Prevention in Mental Health Care: Time for a new approach focuses on the limitations in current psychiatric practice and research. Many professionals working in mental health care, as well as patients with psychiatric symptoms, are dissatisfied with what is currently offered by the discipline, with respect to the diagnosis and treatment of psychiatric disorders.
This book discusses possibilities and opportunities for change, and is the first to combine recent scientific research results with insights from philosophy and art. Illustrating these points with elaborate case studies, Prevention in Mental Health Care promotes a deeper understanding and a new model of mental health care, with an emphasis on prevention and natural recovery.
Prevention in Mental Health Care will be of use to qualified or trainee practitioners, clinical psychologists, psychiatrists, social workers, occupational therapists and nurses working with the current classification systems and treatment methods in psychiatry. Furthermore, the book will appeal to students, lecturers and researchers, as well as those with a general interest in mental health care.
Table of Contents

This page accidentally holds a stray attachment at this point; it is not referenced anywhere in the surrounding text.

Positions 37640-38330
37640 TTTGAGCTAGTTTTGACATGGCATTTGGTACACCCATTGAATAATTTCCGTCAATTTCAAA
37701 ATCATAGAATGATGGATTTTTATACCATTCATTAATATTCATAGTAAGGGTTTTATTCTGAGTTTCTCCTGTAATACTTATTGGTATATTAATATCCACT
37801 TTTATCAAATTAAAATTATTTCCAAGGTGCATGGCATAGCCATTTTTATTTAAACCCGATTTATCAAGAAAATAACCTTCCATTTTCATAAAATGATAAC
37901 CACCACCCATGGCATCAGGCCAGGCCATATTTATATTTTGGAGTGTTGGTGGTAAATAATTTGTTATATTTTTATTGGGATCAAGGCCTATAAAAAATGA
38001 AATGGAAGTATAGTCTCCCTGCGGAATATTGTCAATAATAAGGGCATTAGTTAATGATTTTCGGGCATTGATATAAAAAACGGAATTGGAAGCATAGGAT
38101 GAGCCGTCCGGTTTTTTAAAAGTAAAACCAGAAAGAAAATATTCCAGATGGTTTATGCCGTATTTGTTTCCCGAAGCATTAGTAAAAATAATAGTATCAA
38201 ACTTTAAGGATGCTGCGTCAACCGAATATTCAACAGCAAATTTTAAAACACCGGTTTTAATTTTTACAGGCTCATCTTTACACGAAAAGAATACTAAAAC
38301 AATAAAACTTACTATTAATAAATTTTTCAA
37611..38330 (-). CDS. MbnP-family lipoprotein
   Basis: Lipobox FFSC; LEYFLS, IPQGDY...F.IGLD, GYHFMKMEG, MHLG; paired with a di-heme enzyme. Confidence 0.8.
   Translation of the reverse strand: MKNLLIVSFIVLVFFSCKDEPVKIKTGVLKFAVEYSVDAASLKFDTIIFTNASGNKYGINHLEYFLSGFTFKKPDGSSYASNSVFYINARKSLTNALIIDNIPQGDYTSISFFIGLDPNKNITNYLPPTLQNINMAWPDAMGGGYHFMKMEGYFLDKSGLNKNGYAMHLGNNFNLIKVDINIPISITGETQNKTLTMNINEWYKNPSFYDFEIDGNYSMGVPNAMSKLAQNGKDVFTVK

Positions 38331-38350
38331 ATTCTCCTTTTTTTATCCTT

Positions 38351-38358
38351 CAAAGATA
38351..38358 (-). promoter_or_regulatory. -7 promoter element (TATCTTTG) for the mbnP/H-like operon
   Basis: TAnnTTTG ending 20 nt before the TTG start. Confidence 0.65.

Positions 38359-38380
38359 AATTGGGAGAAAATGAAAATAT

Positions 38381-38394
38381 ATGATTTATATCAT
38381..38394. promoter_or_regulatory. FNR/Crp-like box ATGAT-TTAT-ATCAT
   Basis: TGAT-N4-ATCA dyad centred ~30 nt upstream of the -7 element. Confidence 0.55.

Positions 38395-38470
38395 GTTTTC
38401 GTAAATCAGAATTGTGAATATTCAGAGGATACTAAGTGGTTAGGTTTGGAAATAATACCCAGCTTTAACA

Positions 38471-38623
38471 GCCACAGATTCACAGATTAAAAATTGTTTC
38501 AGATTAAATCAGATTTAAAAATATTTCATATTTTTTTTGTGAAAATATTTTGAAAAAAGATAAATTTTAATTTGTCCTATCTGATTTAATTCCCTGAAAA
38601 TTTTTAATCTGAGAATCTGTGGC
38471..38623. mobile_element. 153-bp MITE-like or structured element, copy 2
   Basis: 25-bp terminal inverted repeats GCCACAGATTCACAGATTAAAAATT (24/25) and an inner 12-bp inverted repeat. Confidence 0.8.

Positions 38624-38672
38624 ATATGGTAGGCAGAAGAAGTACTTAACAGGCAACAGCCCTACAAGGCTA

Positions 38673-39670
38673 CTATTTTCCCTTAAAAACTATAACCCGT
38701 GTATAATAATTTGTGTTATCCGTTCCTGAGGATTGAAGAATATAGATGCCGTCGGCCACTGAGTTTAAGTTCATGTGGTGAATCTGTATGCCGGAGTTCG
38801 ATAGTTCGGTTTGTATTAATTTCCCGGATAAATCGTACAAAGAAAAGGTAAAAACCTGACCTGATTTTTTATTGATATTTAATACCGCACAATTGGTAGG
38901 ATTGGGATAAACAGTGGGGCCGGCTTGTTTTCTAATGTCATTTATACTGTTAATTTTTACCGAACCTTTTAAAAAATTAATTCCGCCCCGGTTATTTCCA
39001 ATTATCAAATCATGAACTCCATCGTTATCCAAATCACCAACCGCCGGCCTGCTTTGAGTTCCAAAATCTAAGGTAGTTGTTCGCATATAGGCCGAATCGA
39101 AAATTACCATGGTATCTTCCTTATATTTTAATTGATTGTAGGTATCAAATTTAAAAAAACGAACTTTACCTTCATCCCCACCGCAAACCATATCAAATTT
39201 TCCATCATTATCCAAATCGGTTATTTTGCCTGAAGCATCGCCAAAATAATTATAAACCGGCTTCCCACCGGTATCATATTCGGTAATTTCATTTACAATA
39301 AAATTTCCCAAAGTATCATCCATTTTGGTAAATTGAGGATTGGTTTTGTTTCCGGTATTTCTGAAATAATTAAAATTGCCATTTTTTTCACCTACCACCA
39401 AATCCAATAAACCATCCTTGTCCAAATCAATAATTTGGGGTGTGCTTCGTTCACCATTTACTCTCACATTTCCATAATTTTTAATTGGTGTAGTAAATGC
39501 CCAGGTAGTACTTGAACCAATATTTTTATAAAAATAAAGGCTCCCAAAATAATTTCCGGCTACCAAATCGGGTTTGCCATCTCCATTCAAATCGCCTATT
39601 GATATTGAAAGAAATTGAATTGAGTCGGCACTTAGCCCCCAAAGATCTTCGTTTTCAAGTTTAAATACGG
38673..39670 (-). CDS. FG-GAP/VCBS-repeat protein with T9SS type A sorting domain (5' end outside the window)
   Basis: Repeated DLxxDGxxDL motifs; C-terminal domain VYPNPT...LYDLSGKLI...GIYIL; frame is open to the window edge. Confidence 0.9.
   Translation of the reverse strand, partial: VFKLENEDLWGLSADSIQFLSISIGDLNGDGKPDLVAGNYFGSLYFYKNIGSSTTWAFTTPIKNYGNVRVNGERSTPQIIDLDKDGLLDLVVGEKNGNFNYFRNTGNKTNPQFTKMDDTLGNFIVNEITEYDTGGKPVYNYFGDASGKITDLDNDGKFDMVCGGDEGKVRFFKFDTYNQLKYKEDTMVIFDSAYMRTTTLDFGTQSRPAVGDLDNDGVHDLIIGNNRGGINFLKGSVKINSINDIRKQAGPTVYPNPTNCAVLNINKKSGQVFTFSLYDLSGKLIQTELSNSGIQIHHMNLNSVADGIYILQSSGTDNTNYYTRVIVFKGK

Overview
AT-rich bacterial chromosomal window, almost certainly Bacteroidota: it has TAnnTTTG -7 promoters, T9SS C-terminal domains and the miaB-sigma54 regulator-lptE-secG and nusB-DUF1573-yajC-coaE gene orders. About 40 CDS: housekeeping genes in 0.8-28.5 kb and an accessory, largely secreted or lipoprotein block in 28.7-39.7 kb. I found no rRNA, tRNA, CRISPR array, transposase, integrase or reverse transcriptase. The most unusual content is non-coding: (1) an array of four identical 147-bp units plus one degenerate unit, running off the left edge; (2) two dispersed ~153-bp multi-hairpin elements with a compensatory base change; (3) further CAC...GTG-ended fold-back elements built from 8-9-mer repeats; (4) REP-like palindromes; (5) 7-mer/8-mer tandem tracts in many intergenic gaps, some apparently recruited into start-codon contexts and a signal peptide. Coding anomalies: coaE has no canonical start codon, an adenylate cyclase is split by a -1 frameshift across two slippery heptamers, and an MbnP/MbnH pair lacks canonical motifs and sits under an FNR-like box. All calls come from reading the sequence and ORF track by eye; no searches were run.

Introduction Part I: Limitations in current psychiatric practice and research 1. Categorical classification 2. Scientific research and its omissions 3. The nature of social contact 4. Mystic experiences 5. The mind-brain problem Part II: Possibilities and opportunities for change in psychiatry 6. Transdiagnostic phenomenological symptom-dimensions 7. Biological markers in psychiatric disorders 8. From clinical staging and profiling to prevention in psychiatry 9. Evidence for preventive treatment in psychiatry 10. The stress-relaxation continuum 11. Redefinition of health and illness in psychiatry 12. The authentic self Part III: Case examples 13. Thomas 14. Lizzie 15. Martin Conclusions and future directions
Dorien Nieman is associate professor and Head of the Cognition lab at the Department of Psychiatry, Academic Medical Center, University of Amsterdam, Netherlands, where she has worked since 1996. She has (co)authored more than 80 articles in (inter)national journals, several book-chapters and a book on topics such as psychotherapy, biomarkers, prediction and prevention of psychiatric disorders.
'Until recently, prevention in mental health was regarded as something for the future and, without clear biological markers, probably a fool’s gold. Well, the future has arrived! This scholarly and well-argued book by Dorien Nieman covers the philosophical, scientific and pragmatic aspects of this new science. We learn from the history of public health that much disease was preventable without necessarily understanding all the biological and environmental risk factors, so long as we apply basic principles and pragmatic thinking alongside the available science.
This book is testimony to that and sketches out what a prevention paradigm might look like and illustrates with great examples. It is an outstanding contribution and will be widely read.' - Max Birchwood, Research Director, YouthSpace & Professor of Youth Mental Health, University of Warwick